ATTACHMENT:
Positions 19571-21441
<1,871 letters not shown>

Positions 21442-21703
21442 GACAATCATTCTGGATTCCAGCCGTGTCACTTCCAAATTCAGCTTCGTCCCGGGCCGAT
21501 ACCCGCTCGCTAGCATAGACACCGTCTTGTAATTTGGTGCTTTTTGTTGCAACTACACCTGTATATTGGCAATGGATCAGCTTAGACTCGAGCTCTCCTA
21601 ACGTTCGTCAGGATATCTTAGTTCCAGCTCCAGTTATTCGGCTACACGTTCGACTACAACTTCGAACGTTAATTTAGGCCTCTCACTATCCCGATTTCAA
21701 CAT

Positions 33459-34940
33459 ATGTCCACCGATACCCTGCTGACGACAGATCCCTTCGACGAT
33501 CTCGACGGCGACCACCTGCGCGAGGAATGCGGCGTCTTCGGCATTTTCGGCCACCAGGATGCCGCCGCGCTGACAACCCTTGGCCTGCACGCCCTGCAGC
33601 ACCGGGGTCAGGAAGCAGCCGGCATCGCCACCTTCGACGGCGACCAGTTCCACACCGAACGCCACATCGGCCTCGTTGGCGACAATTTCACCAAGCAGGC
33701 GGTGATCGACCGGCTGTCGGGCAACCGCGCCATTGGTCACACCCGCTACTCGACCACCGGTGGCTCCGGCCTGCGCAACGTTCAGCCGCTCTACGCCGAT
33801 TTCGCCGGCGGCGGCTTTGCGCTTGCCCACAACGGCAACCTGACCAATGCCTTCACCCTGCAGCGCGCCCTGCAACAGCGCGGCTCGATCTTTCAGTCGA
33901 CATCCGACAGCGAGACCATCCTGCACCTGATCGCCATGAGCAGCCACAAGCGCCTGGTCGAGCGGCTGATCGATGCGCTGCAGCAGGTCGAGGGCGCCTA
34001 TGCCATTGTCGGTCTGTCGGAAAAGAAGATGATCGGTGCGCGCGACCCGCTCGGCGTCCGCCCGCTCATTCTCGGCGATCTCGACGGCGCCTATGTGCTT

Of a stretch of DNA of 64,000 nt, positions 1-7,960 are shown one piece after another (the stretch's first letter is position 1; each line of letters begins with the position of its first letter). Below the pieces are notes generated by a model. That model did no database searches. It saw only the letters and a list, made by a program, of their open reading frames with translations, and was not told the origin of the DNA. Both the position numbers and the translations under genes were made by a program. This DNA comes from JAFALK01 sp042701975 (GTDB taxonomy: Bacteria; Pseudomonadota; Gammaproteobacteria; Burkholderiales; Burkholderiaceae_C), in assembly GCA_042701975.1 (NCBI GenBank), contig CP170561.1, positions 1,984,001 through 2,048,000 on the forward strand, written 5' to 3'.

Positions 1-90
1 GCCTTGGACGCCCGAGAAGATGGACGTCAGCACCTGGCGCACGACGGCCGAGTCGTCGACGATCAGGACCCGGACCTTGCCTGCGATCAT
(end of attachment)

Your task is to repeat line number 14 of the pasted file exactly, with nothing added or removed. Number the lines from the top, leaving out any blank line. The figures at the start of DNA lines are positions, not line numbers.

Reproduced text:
33901 CATCCGACAGCGAGACCATCCTGCACCTGATCGCCATGAGCAGCCACAAGCGCCTGGTCGAGCGGCTGATCGATGCGCTGCAGCAGGTCGAGGGCGCCTA